Robotic Arms Build Roads by Binding Asphalt with Strings

The new method sees stacked layers of string and asphalt create more sustainable roads.
Chris Young
EMPA's robotic arm laying a string layerEMPA

A team of researchers in Switzerland has demonstrated how a robotic arm can lay patterns of string to bind asphalt together for a more sustainable roadbuilding process, a New Atlas report explains.

The method would remove the need for environmentally damaging bitumen, and would also make it easier to recycle road materials.

Researchers at the Swiss Federal Laboratories for Materials Science and Technology (Empa) got the idea from an art and science project that created pillars using a mix of gravel and string, an EMPA press release explains.

The pillars were made by interlocking gravel with a thread that held the structures together. They reached heights of 80 cm (2.6 ft), and in pressure testing, they were shown to withstand loads equal to 20 tonnes (22 tons).

The scientists used this project as a starting point. For their research, however, they used string to reinforce layers of road asphalt. If they find a way to scale the method, it could provide a great environmental advantage over the use use of bitumen, which is extracted from crude oil.

Producing a 'recyclable pavement' with robotics

For their research, the team used the same string widely used by Swiss citizens to wrap waste paper. For their experiments, a robotic arm was deployed to stack five layers of gravel and string on top of one another in a pre-programmed pattern.

"We want to find out how a recyclable pavement could be produced in the future," explains team member Dr. Martin Arraigada. "To do this, we are using digitalized construction methods in road construction for the first time."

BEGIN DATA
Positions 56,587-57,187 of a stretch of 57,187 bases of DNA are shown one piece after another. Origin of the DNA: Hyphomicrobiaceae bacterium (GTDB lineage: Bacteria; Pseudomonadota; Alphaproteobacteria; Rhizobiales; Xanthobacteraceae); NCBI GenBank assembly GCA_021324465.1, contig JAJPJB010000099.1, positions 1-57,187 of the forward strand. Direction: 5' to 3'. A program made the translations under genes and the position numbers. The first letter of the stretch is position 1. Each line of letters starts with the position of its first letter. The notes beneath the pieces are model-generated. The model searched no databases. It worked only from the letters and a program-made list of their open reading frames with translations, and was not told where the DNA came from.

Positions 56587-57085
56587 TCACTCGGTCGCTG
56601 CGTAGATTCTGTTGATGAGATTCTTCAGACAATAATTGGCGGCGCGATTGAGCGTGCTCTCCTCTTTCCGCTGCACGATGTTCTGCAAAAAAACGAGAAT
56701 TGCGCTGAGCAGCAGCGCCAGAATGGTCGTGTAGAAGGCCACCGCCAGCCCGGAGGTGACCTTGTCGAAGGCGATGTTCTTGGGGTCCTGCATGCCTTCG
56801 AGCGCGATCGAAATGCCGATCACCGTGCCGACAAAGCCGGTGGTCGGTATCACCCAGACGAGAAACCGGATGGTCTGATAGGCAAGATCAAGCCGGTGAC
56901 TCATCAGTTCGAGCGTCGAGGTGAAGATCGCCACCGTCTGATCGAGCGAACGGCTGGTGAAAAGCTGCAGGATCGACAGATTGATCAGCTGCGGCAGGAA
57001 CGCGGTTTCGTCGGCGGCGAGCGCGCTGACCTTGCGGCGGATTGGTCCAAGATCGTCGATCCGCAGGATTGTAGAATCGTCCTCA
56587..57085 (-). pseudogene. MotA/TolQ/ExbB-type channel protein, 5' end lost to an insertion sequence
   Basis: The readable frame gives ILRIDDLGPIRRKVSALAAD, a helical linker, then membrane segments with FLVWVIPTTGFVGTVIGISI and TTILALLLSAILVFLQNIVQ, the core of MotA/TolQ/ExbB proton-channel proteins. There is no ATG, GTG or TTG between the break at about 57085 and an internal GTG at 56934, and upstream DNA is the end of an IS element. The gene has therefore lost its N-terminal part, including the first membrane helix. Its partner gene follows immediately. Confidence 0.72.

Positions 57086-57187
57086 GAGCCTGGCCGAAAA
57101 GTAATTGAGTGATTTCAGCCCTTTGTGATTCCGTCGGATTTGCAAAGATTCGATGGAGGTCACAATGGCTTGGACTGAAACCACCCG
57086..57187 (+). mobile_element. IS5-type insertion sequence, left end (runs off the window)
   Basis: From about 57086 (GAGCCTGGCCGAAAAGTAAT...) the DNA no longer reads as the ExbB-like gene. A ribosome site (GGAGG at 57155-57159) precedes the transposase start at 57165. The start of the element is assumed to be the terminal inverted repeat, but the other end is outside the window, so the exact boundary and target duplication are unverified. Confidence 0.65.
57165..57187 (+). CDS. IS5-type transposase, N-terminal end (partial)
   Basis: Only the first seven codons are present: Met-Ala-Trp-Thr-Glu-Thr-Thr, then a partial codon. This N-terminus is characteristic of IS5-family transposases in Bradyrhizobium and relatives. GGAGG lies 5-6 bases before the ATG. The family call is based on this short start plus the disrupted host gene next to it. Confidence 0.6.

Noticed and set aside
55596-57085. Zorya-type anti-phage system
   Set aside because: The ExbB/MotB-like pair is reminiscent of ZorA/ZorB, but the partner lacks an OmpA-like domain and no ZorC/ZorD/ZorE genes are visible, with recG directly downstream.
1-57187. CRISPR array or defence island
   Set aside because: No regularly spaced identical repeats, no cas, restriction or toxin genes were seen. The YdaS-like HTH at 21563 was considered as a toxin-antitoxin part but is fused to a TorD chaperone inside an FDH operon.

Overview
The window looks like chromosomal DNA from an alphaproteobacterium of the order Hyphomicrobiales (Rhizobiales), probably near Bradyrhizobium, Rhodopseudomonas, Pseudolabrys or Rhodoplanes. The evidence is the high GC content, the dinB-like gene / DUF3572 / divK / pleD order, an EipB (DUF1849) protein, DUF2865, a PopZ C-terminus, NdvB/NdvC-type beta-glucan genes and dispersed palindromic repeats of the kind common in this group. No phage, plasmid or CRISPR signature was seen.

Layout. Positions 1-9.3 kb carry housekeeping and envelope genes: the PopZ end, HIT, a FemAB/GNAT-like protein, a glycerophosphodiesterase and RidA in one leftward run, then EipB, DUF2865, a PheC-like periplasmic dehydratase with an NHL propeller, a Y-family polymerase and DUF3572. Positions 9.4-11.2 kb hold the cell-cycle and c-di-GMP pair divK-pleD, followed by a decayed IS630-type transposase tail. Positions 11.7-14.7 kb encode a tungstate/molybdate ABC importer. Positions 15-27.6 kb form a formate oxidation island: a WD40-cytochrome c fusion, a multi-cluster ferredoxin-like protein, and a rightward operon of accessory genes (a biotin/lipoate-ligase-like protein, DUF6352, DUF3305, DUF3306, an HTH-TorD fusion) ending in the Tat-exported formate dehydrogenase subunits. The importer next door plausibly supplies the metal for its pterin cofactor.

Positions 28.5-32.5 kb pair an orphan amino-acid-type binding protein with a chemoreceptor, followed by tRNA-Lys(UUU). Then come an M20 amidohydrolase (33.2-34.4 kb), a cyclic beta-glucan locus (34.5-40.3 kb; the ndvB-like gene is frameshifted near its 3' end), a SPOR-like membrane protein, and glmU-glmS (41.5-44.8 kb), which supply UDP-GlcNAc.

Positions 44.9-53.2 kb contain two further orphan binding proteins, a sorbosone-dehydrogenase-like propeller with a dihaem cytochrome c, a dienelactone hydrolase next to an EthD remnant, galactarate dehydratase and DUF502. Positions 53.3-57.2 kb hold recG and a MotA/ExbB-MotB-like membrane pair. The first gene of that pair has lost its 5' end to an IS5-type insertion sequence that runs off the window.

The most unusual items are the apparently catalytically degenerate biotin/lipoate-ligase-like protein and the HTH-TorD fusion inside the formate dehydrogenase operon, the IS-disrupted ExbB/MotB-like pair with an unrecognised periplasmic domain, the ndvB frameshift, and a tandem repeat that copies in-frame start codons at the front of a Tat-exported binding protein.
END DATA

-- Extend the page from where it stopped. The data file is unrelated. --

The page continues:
The team carried out load tests, revealing that the experimental road material was able to withstand pressures equal to half a tonne (0.55 ton). Computer modeling was also used to help the researchers track the movement of the stones and the tensile force on the threads.

The team did emphasize that the current form of the material would not be safe for building roads. However, they do believe their experiments demonstrate that the method has great potential for building roads via a more sustainable process.

Their work adds to the scientific community's wider efforts to find a more environmentally friendly process for road building. A research team from the University of Melbourne, for example, recently experimented with recycling face masks into road materials.

The EMPA team's next goal is to carry out dynamic load testing with rolling pressure for a more realistic simulation of road conditions.

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